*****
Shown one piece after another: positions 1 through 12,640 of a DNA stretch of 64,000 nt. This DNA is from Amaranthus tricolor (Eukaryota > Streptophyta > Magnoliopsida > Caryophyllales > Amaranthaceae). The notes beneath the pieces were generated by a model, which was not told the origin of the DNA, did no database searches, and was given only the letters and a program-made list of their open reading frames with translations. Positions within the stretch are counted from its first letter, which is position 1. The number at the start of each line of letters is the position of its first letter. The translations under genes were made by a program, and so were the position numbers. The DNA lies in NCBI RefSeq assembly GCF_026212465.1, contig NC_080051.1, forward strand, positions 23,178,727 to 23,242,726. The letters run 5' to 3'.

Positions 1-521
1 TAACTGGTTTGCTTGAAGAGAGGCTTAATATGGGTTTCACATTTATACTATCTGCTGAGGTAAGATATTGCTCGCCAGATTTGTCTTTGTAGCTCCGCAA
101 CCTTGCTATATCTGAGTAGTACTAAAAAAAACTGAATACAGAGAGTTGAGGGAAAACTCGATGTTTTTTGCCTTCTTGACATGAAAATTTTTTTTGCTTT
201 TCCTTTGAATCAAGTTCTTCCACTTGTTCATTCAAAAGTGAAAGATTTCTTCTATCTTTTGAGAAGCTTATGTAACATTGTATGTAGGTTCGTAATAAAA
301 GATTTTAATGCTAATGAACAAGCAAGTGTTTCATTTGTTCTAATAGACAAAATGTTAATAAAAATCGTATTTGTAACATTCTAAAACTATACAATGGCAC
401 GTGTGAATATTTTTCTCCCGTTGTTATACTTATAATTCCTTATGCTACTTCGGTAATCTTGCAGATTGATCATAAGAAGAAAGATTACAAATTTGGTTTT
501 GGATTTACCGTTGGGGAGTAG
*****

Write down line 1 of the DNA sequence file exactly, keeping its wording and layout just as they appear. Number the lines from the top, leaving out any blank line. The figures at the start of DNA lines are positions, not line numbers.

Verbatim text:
Shown one piece after another: positions 1 through 12,640 of a DNA stretch of 64,000 nt. This DNA is from Amaranthus tricolor (Eukaryota > Streptophyta > Magnoliopsida > Caryophyllales > Amaranthaceae). The notes beneath the pieces were generated by a model, which was not told the origin of the DNA, did no database searches, and was given only the letters and a program-made list of their open reading frames with translations. Positions within the stretch are counted from its first letter, which is position 1. The number at the start of each line of letters is the position of its first letter. The translations under genes were made by a program, and so were the position numbers. The DNA lies in NCBI RefSeq assembly GCF_026212465.1, contig NC_080051.1, forward strand, positions 23,178,727 to 23,242,726. The letters run 5' to 3'.